Read: 1 September, 2016
I’m done! This journey a decade in the making has finally come to an end! Freedom!
Some reviewers have said that there are really two series in Dune – the first involving Paul and his immediate family, and the second involving the Bene Gesserit. That certainly seems to hold true, as Heretics and Chapterhouse have a very different feel. They are less personal, less interested in individual characters. Characters themselves can die but live on in Other Memory, interacting with the characters that still live. This means that the stakes are very different, as we fear for the safety of humanity itself, with little care of any individual players.
In many ways, Chapterhouse is a continuation of Heretics, which had ended on something of a cliffhanger. While I’m given to understand that this is supposed to have been a trilogy, it ends well. Leto II’s plan seems to finally be understood, the Bene Gesserit leadership understands its role in relation to humanity, and Duncan Idaho begins a new Scattering. It’s open-ended, sure, but it’s open-ended with a sense of finality.
I grew to like Odrade in the last book, and I was glad to spend so much more time with her here. Murbella got quite a bit of the second half, and I was glad to get to know her as something more than just Duncan’s sexual conquest and Odrade’s pawn. Rather, she starts to show agency, and she makes some very important decisions. She also becomes interesting, as she comes to embody a kind of synthesis between the Honored Matres and the Bene Gesserit. In no small way, she reshaped both sisterhoods into her own image, just as Odrade had initially shaped Murbella.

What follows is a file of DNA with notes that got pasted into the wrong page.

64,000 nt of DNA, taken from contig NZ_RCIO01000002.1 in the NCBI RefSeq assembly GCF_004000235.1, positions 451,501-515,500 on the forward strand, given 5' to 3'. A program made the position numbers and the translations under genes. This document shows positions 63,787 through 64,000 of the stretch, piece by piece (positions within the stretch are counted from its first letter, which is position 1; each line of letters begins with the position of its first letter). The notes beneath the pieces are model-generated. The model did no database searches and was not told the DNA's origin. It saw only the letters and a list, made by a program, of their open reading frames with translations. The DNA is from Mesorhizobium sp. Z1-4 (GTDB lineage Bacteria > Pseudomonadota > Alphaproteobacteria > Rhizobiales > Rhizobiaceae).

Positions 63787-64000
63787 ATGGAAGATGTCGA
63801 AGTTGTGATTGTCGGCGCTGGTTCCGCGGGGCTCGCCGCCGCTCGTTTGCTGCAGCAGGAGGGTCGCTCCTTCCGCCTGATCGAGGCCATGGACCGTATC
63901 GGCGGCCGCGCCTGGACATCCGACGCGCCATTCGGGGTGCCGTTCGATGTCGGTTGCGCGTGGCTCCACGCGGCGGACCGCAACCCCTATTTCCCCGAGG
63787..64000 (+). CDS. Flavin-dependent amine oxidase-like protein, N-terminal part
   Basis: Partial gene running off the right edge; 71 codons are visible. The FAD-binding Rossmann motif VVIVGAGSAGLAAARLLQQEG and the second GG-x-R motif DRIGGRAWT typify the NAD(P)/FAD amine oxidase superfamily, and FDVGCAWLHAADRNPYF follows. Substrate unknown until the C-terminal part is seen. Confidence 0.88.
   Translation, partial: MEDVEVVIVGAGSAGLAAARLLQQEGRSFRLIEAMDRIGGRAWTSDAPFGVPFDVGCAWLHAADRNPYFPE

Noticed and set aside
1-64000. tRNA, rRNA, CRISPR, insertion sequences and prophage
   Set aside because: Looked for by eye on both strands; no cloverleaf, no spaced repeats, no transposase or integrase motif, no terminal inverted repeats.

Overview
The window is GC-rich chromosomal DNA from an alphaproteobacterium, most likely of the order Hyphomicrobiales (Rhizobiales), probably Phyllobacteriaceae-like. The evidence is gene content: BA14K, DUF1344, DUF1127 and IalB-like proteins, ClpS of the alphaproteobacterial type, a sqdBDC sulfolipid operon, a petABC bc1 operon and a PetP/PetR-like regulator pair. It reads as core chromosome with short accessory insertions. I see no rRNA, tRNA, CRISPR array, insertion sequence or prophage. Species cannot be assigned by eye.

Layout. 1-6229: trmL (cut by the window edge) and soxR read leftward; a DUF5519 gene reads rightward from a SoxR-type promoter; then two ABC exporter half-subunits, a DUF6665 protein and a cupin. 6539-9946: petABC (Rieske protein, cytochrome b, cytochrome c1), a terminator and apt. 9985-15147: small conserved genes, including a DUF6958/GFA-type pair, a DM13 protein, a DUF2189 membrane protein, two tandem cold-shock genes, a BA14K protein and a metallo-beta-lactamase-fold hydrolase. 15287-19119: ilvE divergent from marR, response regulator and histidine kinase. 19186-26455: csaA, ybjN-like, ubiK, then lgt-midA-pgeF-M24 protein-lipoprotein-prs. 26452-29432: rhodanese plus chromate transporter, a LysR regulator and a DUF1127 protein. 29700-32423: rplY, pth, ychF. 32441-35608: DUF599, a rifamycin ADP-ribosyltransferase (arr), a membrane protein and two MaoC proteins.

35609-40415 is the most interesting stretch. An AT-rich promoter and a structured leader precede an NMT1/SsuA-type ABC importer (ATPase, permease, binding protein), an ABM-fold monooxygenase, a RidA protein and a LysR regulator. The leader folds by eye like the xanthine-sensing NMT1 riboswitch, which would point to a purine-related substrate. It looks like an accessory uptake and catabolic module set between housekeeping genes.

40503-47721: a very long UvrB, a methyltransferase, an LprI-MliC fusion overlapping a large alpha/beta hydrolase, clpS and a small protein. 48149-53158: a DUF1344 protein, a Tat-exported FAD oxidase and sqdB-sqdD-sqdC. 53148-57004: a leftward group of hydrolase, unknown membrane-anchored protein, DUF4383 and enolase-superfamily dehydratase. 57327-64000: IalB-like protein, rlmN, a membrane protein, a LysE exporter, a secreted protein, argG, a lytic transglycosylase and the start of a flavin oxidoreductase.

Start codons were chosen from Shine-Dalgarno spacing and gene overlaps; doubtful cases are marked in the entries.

Miles Teg, whom I had so enjoyed in Heretics, took a back seat here. He’s present, but he’s more of a function – he carries out the plans of other characters. Where he is interesting is where we don’t know quite where his loyalties lie between Odrade and Duncan – in other words, he is interesting because of the conflict between Odrade and Duncan.
It’s difficult to say too much about this instalment because it lacks so much of what we might call storytelling. Things happen, the story moves on, but it does so without structure. It’s almost more like a meditation on the conflict, rather than something that could be properly called a novel. Still, the writing style and the characters sustained me, and I enjoyed listening to it every evening as I fell asleep.
Before I close up, I wanted to point out a very interesting quote in light of a Trump presidential candidacy:
“Democracy is a stupid idea anyway!”
“We agree. It’s demagogue-prone.That’s a disease to which electoral systems are vulnerable. Yet demagogues are easy to identify. They gesture a lot and speak with pulpit rhythms, using words that ring of religious fervor and god-fearing sincerity.”
I don’t think there can be any question that, whatever flaws he may have had as a writer, Herbert was keenly observant.
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